1025 Douglas Avenue, built in 1924 by Ralph Abell, sits on a half-acre lot at the southeast corner of Douglas Avenue and River Bluff Road.

Charles and Elizabeth Rinehimer commissioned the build and were the first residents of the home. According to the 1923-24 Elgin City Directory, before moving to their new house on Douglas, the Rinehimers already resided in Elgin, living at 1018 Prospect Avenue. Charles was one of the principals of Rinehimer Brothers Manufacturing Company, founded in 1891 and specializing in millwork products.

Many of the Rinehimer family worked for the eponymous company, and many lived in Elgin near Charles and Elizabeth. Albert, company president, lived at 158 Kimball; Charles E., vice president, lived at 707 Brook; Richard, company clerk, lived with his father at 707 Brook; and of course Charles A. who lived here on Douglas.

Together, Elizabeth and Charles lived at 1025 for more than 40 years until selling the home in 1972.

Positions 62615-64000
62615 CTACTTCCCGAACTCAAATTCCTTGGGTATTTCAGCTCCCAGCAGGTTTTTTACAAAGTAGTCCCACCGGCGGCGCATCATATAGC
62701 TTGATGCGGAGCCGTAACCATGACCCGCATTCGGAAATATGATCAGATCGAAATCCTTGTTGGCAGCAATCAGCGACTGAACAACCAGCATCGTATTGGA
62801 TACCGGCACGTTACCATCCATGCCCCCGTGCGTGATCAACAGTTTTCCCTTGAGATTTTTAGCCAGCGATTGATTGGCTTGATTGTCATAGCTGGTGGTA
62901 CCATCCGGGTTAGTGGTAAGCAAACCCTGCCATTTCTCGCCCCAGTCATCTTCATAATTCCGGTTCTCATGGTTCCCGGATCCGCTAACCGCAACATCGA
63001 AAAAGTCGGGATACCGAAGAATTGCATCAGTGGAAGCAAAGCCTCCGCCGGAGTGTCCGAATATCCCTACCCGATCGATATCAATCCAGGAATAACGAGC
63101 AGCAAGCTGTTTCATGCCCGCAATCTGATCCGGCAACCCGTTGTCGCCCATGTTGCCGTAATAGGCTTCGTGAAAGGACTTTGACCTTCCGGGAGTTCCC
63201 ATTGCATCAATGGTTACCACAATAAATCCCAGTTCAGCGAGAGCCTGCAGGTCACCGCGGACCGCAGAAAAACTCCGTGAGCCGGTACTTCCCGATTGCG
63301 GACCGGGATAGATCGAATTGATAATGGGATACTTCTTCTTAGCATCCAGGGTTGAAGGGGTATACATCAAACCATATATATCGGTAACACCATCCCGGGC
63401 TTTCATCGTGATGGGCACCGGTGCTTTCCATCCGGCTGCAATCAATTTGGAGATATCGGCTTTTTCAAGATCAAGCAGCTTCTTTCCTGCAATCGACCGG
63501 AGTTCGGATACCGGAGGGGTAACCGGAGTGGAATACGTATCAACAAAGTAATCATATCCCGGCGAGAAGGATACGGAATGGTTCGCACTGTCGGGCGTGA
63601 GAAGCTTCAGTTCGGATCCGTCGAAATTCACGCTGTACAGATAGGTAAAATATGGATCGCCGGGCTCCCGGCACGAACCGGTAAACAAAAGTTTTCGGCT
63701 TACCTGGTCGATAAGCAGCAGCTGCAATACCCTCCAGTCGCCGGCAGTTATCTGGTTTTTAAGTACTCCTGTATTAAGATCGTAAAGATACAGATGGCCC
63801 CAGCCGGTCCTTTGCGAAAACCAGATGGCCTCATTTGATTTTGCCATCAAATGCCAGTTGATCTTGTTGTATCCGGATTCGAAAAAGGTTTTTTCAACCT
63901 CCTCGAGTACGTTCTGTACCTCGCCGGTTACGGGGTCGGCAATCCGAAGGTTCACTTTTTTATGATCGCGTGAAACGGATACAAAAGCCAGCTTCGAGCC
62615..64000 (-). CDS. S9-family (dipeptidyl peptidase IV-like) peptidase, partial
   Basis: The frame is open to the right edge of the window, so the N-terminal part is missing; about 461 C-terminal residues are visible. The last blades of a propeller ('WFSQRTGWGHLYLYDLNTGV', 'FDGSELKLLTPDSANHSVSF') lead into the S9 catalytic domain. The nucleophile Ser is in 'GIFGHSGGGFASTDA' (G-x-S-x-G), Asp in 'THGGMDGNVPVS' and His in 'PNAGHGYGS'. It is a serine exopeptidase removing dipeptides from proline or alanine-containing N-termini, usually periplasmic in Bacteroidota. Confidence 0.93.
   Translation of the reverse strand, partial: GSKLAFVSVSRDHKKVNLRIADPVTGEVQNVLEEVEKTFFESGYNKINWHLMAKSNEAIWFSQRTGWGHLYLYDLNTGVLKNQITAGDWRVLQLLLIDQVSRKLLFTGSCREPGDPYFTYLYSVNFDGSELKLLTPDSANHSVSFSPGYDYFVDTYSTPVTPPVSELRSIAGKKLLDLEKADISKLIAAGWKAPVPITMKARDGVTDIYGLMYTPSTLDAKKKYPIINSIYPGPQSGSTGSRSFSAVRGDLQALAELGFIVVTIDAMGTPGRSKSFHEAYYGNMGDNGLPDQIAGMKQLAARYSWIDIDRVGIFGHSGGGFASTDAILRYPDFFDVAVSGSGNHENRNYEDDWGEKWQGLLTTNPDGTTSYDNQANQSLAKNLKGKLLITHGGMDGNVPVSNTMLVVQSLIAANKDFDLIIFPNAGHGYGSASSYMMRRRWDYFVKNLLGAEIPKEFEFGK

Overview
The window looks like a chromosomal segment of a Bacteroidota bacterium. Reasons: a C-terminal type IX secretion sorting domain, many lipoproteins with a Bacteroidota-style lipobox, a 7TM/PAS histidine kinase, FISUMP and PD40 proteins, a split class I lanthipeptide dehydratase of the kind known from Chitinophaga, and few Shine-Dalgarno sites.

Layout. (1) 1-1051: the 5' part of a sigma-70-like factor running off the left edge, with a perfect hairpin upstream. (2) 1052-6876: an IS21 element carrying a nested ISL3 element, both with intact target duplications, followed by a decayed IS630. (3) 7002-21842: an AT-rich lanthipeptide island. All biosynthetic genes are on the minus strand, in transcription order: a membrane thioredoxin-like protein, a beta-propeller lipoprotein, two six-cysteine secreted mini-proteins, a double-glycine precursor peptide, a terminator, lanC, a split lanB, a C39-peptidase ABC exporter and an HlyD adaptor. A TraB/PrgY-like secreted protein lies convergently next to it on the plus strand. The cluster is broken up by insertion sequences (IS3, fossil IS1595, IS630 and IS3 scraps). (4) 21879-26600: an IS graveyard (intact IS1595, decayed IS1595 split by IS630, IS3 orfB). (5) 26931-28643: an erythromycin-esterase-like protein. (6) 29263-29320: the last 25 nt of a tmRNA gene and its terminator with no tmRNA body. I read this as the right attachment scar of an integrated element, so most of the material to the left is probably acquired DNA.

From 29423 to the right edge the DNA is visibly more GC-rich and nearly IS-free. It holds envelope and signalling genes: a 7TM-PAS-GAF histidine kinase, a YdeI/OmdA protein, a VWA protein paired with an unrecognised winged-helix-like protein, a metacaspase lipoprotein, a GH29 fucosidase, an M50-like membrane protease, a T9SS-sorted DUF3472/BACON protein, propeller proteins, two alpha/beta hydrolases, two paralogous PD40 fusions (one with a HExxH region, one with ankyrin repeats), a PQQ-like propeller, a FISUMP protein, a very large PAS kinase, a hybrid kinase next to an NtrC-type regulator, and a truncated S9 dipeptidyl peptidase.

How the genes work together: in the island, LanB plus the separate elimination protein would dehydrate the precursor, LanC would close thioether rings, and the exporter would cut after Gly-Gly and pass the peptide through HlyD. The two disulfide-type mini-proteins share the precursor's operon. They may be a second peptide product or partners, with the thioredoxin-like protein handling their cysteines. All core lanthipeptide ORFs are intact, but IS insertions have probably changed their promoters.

If you think you see Georgian elements to this home you are not wrong, and if you think you see Colonial Revival elements to this home you are not wrong, either. This home is not only a fine display of well-maintained architecture, it also showcases the fluidity of architectural styles. Colonial Revivals can carry identifying features from original Georgian, Federal or even Dutch Colonial styles. The date in which the house was constructed plays a major role in the determination of its revival status.

Features exhibited on this home typifying the Colonial Revival style include the symmetrical balance, windows with double hung sashes, and the side-gabled roof. Features that are additionally indicative of the Colonial Revival style, but act as a nod to its prototypes include the prominent entrance porch with vernacular squared columns and the dentil-lined cornice. Three segmental dormers complete the roof and make this home three stories in height.



Sources: 1999 Heritage Plaque Application; Audio: TextAloud